Russians turning off endless pro-war propaganda: study

Russians turning off endless pro-war propaganda: study

Russian television propaganda is so boring that a quarter of the audience has switched off since the invasion of Ukraine, a survey suggests.

The Moscow Times reported on a survey by the independent Rosmir research centre which found 65 per cent of respondents said they watched Russian state television compared with 86 per cent in February.

The Kremlin uses the state media to mould public opinion and justify Putin’s illegal invasion of Ukraine.

State-endorsed news and analysis on the state-backed Channel One, Rossiya 1 and NT broadcast propaganda and the main presenters, like Kremlin’s favourite Vladimir Solovyov, have acquired celebrity status.

The Russian state television is referred to as “the zombie box” by Russian opposition figures while the Kremlin has tripled spending on propaganda efforts in the six months since the invasion.

In February the channels were purged of almost all light entertainment shows. Channel One has broadcast around 16 hours a day to current affairs and news programmes featuring Kremlin-apologists who say Ukraine is a “Nazi” state being “liberated” in the “special operation” rather than using the word “war”. Pundits have called on the Kremlin to launch nuclear missiles at the UK, sterilise anti-war campaigners and “demilitarise” Nato.

Russian television this week said military targets in the UK soil should be attacked if British soldiers are deployed in Ukraine.

Pundit Igor Korotchenko said Russia does not want war with the UK but would react harshly if any of its soldiers were sent to the frontline.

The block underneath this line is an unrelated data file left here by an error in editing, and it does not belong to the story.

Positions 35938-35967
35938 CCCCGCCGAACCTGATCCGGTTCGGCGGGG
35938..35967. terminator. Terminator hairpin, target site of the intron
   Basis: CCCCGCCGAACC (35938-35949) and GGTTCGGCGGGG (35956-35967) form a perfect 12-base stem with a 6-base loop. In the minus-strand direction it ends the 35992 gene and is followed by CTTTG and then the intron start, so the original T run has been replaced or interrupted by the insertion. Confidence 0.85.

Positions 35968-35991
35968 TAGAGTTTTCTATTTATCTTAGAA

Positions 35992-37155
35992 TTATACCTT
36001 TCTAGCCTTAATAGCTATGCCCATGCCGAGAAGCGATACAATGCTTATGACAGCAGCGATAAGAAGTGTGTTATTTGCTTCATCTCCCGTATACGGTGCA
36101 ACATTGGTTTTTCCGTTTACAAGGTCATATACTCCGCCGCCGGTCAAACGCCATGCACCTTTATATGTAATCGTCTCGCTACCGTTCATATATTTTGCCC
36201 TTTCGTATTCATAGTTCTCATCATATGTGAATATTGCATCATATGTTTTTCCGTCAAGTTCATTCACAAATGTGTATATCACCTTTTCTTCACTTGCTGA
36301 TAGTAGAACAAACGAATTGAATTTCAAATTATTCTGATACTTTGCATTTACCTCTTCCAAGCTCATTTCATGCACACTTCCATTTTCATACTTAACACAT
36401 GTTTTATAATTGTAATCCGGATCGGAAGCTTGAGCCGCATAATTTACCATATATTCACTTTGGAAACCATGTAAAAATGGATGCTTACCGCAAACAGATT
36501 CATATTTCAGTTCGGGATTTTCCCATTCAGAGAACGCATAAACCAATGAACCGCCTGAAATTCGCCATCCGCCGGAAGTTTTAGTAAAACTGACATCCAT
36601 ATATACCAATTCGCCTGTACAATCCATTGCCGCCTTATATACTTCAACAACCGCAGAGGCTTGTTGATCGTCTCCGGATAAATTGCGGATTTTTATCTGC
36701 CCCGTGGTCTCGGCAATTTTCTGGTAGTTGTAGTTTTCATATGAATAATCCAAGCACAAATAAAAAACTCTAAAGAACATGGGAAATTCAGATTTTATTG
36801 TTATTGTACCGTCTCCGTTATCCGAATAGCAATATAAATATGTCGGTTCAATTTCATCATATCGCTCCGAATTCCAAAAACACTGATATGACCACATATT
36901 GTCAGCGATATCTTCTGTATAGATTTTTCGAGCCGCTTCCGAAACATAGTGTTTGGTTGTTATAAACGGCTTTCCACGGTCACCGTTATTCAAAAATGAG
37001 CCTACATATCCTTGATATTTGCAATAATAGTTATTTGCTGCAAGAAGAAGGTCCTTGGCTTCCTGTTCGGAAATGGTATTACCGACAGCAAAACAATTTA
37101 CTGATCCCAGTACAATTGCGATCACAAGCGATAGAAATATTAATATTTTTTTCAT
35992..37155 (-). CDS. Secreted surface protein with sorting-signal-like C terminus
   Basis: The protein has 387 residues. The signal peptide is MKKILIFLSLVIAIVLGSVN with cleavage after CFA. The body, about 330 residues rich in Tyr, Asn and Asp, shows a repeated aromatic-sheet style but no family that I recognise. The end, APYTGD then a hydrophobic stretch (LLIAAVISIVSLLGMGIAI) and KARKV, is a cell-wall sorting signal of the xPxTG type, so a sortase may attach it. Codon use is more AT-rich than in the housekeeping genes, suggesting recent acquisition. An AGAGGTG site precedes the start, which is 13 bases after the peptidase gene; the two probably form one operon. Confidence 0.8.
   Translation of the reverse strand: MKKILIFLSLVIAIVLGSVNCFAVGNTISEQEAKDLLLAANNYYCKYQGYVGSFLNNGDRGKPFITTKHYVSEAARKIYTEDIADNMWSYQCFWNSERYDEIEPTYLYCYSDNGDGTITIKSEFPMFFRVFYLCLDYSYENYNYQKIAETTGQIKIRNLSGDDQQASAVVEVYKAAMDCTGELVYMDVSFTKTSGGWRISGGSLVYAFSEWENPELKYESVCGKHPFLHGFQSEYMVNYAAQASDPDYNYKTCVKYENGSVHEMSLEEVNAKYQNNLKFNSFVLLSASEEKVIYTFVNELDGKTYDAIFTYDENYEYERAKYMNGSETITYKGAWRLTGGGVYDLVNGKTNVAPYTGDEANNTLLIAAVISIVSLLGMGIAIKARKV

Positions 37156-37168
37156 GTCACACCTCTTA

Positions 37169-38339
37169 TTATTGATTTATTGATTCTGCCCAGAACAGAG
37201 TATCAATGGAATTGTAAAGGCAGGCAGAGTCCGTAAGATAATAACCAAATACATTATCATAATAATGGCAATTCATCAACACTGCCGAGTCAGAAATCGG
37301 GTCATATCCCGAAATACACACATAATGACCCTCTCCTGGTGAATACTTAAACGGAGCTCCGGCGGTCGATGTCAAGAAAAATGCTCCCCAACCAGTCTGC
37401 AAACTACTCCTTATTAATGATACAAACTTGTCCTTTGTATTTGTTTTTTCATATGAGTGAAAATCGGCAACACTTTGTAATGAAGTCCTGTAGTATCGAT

Speaking on Russia One, Korotchenko said the Kremlin “reserved the right to resort to any possible action” if British soldiers engaged with the Russian armed forces in Ukraine.

There has been no suggestion of UK forces being deployed in Ukraine.

Russian dictator Vladimir Putin aims to control people’s access to information by banning all opposition websites, Facebook and Instagram. Some citizens bypass the bans using virtual proxy networks (VPNs), which mask user locations. The use of VPNs has risen from 9 per cent of Russia’s population in 2021 to 24 per cent this year or 35 million people.

“Russians are tired of propaganda,” wrote the Moscow Times, an independent website whose staff were forced to flee Russia in February.

Polling indicates that between 55 and 70 per cent of Russians back the war in Ukraine, Kremlin critics say people are afraid to speak their minds. Citizens have been arrested and are facing up to 15 years in prison on charges of “discrediting” the Russian armed forces.

The Russian media is struggling to disguise the shortcomings of Russia’s armed forces. Picture credit: Wikimedia

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